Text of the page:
“Made to look like him?” Kel echoed.
“Talismans, charms. Posy-drops to change the color of his eyes.” He sighed. “I am not making it sound very pleasant, but I told myself I would be honest with you. There is no point not being. You would find out, eventually.”
“You want me,” Kel said, slowly, “to be your Sword Catcher?”
Conor nodded. “My father could order you, but I do not want someone reluctant. I want someone who wants
to do it. And not someone torn from their family, either. That is why—you are from an orphanage?”
Kel nodded. He was too stunned to speak.
Conor relaxed minutely. “That is good. Jolivet did not lie to me, at least.” He looked at Kel. “What do you think?”
“I think,” Kel said, “that it sounds dangerous, and probably difficult. I think if you are looking for someone who wants
to do it, that may also be difficult.”
Conor exhaled painfully. “As you say.”
He looked deflated, which brought home the peculiarity of the situation. Kel had not known what to expect of a meeting with the Crown Prince of Castellane, but he had certainly not expected him to be depressed.
“Well, you could try
to convince me,” he said. “Tell me, what about it would be good?”
Conor looked up, his eyes brightening. “Really?” He sat up straight. “Well, you would live in the Palace. You would have whatever you wanted, most of the time. Within reason, but any clothes or books or—well, really anything. If you saw it in a shop window, I would get it for you. Unless it was a jade elephant or something else enormous.”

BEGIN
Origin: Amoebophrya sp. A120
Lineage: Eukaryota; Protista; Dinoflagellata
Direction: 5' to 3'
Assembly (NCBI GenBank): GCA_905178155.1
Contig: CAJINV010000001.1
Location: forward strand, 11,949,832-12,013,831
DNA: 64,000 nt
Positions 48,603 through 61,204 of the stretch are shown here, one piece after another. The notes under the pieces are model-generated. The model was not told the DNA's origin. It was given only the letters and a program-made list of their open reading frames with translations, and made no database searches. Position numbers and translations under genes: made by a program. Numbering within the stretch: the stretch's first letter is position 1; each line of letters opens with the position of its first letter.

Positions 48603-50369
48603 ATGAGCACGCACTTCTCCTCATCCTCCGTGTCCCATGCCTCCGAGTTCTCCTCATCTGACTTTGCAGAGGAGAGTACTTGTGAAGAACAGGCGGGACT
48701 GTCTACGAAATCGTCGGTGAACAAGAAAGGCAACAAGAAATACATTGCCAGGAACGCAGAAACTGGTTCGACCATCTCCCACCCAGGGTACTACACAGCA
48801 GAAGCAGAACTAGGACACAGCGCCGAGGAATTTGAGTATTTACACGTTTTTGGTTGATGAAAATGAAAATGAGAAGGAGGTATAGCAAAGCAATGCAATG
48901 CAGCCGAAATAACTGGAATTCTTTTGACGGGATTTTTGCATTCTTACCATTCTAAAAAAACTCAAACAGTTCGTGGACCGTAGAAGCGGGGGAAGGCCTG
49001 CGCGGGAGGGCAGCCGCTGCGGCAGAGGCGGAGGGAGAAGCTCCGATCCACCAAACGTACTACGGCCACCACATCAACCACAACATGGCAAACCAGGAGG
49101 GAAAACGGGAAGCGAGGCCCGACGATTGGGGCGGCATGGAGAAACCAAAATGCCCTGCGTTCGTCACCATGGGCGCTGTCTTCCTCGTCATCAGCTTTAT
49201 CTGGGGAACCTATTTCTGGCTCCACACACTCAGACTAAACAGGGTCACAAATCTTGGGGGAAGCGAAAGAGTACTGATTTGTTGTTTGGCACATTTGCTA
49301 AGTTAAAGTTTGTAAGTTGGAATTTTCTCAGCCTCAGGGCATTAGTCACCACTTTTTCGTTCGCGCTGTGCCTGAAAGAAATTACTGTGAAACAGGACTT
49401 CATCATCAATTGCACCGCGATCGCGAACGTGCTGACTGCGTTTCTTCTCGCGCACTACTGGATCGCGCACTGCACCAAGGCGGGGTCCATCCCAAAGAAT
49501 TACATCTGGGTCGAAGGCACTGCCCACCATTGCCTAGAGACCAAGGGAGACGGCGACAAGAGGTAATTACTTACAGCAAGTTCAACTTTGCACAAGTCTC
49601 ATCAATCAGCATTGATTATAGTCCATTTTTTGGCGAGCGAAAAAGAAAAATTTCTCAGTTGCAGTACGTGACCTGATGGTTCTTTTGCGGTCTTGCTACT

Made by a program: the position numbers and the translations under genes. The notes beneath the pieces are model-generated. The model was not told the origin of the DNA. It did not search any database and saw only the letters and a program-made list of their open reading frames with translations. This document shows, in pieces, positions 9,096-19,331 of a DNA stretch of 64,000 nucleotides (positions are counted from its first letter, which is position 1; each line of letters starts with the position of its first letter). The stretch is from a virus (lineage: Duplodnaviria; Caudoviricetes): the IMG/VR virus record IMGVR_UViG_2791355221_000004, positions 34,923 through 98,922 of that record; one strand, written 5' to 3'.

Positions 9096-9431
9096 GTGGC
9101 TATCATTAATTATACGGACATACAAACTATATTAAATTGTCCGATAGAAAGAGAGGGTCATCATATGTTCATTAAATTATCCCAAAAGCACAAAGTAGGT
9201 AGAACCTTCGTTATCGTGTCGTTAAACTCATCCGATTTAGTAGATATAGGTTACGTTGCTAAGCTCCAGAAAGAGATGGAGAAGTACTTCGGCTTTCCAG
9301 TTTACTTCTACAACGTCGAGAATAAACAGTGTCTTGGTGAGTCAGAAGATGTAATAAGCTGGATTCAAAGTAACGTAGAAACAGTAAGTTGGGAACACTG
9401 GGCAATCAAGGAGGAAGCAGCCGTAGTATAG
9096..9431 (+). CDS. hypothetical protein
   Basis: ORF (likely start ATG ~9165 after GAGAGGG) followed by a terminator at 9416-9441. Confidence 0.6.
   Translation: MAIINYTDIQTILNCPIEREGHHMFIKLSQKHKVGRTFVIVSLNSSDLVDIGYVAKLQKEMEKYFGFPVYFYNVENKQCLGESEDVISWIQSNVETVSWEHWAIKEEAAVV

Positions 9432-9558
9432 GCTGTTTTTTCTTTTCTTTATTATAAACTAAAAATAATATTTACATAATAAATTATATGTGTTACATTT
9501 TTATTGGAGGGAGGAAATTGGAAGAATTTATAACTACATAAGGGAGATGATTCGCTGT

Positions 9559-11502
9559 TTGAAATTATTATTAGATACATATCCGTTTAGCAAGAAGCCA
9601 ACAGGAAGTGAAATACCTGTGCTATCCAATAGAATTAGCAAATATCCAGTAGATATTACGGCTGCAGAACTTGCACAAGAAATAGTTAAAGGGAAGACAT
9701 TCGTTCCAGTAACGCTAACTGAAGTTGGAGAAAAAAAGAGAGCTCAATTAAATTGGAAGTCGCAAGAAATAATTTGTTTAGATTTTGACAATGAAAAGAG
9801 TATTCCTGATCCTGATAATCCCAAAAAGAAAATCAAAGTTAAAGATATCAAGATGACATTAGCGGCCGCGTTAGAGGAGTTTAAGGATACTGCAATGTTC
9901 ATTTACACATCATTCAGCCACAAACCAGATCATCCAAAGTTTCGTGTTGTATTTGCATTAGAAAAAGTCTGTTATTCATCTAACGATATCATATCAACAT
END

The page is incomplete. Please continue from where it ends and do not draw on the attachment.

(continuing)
“That does seem impractical,” Kel said gravely, fighting a grin.
“We would learn together,” said Conor. “Jolivet isn’t the most agreeable fellow, but he’s the best sword-trainer out there. You would become an expert fighter. And my tutors are teaching me everything there is to know; they would teach you, too. You would speak a dozen languages, know the history of all Dannemore, the patterns of the stars, all the Great Equations.”
Despite himself, something kindled inside Kel. It was small and bright, a distant signal fire. It startled him. He had not expected to feel truly tempted.
“You would never be hungry,” Conor said softly. “And you would never be lonely. You would sleep here, beside me, and we would always be together. And your life would be extraordinary.”
Kel leaned back against the table. Extraordinary.
He knew the word—from lessons, mostly.
Conor leaned forward in excitement. “You would meet royalty from all over, people descended from famous heroes. You would watch the greatest dancers dance, hear the best musicians. You would see things hardly anyone ever sees. You would travel the whole world.”